Gone Outdoors

How to Repel Chickens

by Teresa Coogler

Chickens are wonderful creatures to have around your garden. They eat the bugs and slugs that would otherwise feast on your flowers and vegetables. However, chickens can also wreak major havoc. They love to dig hollows in the soil and take dirt baths. In the process of digging in the dirt, they can destroy the plants you lovingly planted. What can you do to repel chickens and get them to leave your garden alone? Here are a few tips that will convince the chickens to dig somewhere else.

Use some chicken wire to make a fence around the areas you want to protect. This is not very pretty, but will keep the chickens out of your vegetable garden and flower bed.

Put some chicken wire on the ground, around the base of the plants. The chickens will not like the feel of the wire on the bottoms of their feet, and they will avoid the area.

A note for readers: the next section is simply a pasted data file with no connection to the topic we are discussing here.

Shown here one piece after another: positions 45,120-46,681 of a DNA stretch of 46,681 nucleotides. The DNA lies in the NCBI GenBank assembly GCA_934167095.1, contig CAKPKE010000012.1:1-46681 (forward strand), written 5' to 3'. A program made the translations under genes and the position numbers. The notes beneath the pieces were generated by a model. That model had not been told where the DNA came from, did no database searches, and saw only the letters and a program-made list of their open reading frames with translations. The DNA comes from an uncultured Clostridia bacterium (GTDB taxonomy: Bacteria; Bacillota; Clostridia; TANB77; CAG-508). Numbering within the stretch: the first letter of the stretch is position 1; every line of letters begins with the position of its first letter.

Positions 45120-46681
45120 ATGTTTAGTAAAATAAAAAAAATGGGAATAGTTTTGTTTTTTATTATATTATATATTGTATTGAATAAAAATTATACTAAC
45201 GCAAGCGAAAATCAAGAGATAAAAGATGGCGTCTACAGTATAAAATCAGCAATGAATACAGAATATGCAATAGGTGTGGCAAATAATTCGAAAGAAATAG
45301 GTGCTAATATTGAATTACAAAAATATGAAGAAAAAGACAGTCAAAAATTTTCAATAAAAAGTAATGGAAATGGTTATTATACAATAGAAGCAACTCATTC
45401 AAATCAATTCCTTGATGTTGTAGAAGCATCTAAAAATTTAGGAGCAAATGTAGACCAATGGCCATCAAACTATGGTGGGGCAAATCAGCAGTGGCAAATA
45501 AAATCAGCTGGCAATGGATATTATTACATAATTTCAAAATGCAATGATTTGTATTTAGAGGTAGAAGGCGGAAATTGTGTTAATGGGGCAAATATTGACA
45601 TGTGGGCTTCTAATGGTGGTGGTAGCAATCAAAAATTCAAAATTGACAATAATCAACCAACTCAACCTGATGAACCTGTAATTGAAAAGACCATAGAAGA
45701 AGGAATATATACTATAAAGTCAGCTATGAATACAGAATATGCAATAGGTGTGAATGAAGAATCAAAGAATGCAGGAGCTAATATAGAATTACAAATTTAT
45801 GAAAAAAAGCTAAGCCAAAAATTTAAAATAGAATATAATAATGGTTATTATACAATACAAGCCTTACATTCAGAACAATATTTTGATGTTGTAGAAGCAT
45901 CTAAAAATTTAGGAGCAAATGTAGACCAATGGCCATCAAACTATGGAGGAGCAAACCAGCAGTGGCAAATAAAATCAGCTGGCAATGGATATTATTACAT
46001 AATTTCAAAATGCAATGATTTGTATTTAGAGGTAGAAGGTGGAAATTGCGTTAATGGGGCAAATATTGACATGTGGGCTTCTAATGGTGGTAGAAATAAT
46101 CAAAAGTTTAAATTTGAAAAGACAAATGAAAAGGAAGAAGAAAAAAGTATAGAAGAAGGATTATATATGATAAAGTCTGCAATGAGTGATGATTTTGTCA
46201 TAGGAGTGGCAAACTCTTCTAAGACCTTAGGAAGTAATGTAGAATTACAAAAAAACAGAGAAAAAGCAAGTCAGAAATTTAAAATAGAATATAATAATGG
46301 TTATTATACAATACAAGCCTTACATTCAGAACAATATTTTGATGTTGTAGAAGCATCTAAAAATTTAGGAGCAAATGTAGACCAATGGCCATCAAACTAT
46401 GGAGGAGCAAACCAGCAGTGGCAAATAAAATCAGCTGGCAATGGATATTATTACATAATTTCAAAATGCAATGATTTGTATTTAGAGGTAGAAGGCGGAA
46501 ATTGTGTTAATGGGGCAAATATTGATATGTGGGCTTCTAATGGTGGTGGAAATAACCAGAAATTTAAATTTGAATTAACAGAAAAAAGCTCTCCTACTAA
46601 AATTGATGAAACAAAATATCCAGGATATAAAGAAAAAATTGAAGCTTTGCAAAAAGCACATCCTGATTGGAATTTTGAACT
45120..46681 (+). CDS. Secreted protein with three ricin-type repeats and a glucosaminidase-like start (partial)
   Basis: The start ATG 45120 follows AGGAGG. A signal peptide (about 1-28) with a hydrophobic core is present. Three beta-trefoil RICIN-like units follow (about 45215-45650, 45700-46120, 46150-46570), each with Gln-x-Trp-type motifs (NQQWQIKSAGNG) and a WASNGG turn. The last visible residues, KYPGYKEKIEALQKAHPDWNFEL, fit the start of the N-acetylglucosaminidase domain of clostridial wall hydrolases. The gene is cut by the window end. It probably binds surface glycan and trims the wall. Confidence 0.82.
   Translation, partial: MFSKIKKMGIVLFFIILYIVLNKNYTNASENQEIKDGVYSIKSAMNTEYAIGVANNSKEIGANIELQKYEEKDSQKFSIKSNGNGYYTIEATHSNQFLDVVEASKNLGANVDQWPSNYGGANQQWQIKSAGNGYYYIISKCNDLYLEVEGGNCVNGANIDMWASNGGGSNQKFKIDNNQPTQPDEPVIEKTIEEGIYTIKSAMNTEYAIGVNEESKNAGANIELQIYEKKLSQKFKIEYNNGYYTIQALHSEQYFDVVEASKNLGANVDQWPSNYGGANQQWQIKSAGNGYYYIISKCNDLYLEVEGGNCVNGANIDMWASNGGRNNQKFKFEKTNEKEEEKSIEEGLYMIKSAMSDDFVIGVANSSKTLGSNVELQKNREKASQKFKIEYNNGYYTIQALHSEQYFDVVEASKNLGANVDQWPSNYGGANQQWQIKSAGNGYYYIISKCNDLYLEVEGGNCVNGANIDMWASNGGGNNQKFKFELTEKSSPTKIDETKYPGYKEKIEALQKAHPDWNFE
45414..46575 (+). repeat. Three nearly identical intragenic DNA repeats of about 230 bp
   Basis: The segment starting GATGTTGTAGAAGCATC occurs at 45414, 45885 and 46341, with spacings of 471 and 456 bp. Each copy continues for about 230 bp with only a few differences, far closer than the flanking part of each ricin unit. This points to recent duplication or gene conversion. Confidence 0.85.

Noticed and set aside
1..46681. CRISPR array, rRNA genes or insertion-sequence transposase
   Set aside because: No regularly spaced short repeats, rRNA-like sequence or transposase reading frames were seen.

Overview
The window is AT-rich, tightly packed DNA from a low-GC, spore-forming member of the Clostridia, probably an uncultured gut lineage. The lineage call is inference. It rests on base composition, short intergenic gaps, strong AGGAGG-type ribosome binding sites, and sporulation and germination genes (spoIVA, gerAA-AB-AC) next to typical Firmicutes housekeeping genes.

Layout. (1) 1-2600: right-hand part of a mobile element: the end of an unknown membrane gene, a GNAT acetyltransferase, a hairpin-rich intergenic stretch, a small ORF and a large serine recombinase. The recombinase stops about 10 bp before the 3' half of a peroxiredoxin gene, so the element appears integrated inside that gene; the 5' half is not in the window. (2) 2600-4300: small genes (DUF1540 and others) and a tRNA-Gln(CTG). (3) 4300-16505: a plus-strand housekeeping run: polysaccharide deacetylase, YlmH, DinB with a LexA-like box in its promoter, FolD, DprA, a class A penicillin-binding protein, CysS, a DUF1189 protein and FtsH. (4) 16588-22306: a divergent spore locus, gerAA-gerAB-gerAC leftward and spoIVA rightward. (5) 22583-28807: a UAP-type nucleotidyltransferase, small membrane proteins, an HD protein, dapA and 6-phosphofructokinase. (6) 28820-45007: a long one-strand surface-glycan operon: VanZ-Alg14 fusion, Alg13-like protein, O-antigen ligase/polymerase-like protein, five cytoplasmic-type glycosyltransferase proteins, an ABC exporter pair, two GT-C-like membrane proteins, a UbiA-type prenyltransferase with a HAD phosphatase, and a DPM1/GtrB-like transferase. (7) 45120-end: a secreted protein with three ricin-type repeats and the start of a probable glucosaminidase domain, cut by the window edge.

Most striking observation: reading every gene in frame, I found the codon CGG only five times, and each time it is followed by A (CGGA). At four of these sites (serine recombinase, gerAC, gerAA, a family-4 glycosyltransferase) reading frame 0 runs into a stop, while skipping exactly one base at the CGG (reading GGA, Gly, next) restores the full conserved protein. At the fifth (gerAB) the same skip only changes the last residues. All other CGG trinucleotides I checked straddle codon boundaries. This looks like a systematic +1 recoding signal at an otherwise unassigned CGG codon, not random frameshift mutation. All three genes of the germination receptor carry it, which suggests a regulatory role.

Instead of using mulch around your plants, use river rock gravel. Again, the chickens will not like how the rocks feel on their feet, and they will avoid the area.

Another chicken-repelling idea is to plant very close together, leaving no open spaces between items. If the chickens cannot easily get in between your plants and there are no open spaces of dirt where they can dig and scratch, they will no longer be interested in your garden and will leave it alone.

If nothing else works, try a motion-activated sprinkler. Anytime a chicken goes too close to your prize tomatoes, the sprinkler will turn on and he will get a bath. Chickens don’t like to get wet, so it won’t take long for them to learn to stay away.

Items you will need
  • Chicken wire
  • River rocks
  • Motion-activated sprinkler

Tips

  • If all else fails, you can always contain your chickens in an enclosed pen.
  • If you want to have total control over chickens and the areas they have access to, a chicken tractor will work well for you. A chicken tractor is like a small, portable pen you can move around your yard.

About the Author

Teresa Coogler is a writer specializing in topics such as pets and home and garden. She holds a bachelor's degree in biological sciences and a Master of Arts in secondary education from Marshall University.